-Rodger Kamenetz, author of To Die Next To You and The Lowercase Jew.

José Torres-Tama is the chameleon poet who holds up a mirror to the changing landscape of his birthplace Ecuador, the East Coast cities that informed his adolescence, and his spiritual home New Orleans. His words cut a swath to document his contribution to the poetics of witness, amid a soundtrack of popular culture, filled with jingles, movies, headlines, and the literature that make him an important voice. Immigrant Dreams & Alien Nightmares offers manifestos, gifts to acknowledge those silenced, forgotten and exploited.

-Melinda Palacio, author of the novel, Ocotillo Dreams, and the poetry collections, Folsom Lockdown and How Fire Is a Story, Waiting.

This book asks, “Do you know where your c o u n t r y is?” and we should all listen up: because this poet, this immigrant, this intellectual, this shaman by the name of José Torres-Tama has crucial words for us. The book resounds with the fight against the Forgetting of our shared and personal histories. Torres-Tama is torn between the pen and the sword: “I like to think of myself in mythic terms. / I like to think of myself as a warrior, / un guerrero de pluma y espada.” These pages proves the pen’s strength to speak, to remember, to fight and, most crucially, to exorcise the demons that plague this country.

-Lisa Pasold, author of Any Bright Horse.

Immigrant Dreams & Alien Nightmares is José Torres-Tama’s gift of fire, a rich series of poems that admonish: Usted tiene que arreglar sus asuntos con la historia. His poems burn us into recognitions, giving back to us interlocked dreams and nightmares necessary for making new worlds in the contexts of the Americas. His strong poems announce his engagement with life and languages, his wit, his surgical ironies.  They assure us that Torres-Tama is “un hombre bajo la piel de otra tierrra” in the tradition of Langston Hughes, Eduardo Galeano, Amiri Baraka and Ernesto Cardenal.  His gift is an epistemology for a needful time.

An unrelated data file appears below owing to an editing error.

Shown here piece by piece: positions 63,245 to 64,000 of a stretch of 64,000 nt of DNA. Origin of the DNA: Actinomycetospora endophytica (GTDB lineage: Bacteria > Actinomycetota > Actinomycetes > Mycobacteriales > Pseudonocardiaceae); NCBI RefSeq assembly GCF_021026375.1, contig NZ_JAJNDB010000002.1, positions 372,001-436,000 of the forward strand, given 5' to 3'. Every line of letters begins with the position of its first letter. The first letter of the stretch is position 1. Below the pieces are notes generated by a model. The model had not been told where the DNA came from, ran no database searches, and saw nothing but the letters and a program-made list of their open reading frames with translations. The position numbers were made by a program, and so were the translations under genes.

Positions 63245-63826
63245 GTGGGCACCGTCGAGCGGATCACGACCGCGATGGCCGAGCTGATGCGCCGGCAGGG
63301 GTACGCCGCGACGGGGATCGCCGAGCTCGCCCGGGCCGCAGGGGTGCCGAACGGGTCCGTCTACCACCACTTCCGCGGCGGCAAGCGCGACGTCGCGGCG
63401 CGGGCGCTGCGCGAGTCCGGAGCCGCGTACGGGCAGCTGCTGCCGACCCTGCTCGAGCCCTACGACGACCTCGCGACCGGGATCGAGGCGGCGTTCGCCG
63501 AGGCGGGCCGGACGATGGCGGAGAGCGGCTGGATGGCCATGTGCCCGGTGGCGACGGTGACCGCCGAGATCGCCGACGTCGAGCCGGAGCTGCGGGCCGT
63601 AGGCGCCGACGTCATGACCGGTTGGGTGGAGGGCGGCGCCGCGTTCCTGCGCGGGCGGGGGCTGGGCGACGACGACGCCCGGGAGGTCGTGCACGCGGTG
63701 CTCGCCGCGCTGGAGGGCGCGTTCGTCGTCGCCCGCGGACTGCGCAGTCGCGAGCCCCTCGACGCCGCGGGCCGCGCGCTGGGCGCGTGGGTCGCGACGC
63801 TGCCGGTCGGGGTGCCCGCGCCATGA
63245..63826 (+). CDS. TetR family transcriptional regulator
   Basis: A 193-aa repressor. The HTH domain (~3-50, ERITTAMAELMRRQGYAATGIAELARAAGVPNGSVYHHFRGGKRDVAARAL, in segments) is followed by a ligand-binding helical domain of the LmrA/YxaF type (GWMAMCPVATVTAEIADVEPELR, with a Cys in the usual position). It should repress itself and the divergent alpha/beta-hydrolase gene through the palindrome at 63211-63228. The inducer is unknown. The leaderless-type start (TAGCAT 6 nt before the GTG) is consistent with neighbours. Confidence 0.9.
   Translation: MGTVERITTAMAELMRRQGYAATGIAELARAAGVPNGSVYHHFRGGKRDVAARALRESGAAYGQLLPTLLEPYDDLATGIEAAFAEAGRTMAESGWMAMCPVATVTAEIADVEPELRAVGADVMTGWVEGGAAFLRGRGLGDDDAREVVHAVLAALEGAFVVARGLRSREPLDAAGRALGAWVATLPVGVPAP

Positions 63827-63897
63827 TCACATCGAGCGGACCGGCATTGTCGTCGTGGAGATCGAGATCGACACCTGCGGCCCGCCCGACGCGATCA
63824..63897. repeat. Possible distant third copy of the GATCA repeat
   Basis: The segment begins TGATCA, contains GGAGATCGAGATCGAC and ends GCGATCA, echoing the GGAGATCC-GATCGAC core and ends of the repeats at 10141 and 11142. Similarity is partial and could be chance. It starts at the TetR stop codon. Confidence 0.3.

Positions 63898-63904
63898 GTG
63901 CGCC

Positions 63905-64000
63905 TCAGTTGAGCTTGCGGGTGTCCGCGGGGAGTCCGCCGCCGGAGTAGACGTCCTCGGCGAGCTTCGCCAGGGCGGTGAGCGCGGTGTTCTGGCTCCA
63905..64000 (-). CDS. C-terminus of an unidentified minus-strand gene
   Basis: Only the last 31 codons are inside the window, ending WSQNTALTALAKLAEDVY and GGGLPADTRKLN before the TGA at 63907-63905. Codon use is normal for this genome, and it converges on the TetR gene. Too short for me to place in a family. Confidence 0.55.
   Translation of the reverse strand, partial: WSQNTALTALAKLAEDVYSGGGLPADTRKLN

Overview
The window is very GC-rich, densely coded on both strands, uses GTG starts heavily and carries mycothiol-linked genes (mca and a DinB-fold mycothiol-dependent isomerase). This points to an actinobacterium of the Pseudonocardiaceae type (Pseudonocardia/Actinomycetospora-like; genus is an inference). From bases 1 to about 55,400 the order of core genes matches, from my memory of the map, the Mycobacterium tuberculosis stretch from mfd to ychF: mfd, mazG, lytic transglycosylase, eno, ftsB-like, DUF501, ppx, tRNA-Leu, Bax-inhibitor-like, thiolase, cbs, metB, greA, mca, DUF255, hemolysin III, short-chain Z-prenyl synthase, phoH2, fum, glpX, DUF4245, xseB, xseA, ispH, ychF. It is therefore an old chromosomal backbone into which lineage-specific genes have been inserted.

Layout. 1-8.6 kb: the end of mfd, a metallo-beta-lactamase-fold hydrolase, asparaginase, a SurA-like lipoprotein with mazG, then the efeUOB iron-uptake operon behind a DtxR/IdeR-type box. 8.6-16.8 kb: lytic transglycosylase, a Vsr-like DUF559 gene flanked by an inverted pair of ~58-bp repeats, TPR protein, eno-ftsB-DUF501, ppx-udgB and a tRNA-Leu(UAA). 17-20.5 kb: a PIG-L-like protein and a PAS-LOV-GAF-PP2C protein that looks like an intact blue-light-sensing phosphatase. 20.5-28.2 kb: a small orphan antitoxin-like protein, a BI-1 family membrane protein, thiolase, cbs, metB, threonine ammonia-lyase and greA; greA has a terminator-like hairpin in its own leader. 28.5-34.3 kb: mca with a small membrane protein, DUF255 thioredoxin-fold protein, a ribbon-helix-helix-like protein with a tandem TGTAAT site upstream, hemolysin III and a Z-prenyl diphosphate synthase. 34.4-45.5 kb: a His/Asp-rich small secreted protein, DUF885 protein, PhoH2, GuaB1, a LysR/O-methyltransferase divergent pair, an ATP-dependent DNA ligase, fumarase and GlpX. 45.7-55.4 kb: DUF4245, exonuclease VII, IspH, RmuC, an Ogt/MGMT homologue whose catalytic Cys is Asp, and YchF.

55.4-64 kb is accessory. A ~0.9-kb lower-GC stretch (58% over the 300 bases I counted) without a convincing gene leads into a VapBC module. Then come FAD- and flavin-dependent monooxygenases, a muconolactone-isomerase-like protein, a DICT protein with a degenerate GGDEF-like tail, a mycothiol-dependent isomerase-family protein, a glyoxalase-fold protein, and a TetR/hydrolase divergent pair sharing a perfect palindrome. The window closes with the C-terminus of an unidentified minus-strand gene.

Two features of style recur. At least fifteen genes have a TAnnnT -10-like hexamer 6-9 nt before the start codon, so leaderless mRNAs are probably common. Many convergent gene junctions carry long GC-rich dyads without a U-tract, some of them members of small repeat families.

-Jerry W. Ward, Jr., author of The Katrina Papers: A Journal of Trauma and Recovery and Famous Overseas Professor, Central China Normal University (Wuhan).

This expansive book is a breath of fresh air amid the elliptical narcissism of most contemporary American poetry. Torres-Tama’s voice is boldly public, as exuberant as Whitman’s but with a Latino accent. This is oral poetry and storytelling written down, much of it adapted from performance monologues. Making the page his stage, Torres-Tama sings a whole culture into being here. Creole as a crawfish enchilada, rhythmic and skilled as undocumented Mexican roofers hammering overhead, Torres-Tama grabs your attention—and keeps it.

-James Nolan, author of You Don’t Know Me: Selected Stories and Drunk on Salt.

From Ecuador to Jersey to the Crescent City, these Brown Tales of José Torres-Tama, Latino-Mestizo-American-Zorro’s urban cries of heart, broken dreams, are reborn onto a New Orleans landscape of centuries-old peoples. Torres-Tama’s poetry echoes a North & South now uncovered, breaking chains of silence among media ignorance, and stands in triumph of resonant images—the Brown man’s manifesto of harassment, his art breaking through concrete like ancient roots defying boundaries of race, culture, emerging celebratory, “drunk with possibilities,” painted in verse whose “tongue” is on fire with a truth that will fill empty bellies with beauty and a truly American Mosaic for the ages. You will rock with Amens, bite your lip with anger, and give thanks for Jose Torres-Tama’s work, required reading for all humanity.

-Mona Lisa Saloy, author of Second Line Home, and Red Beans And Ricely Yours.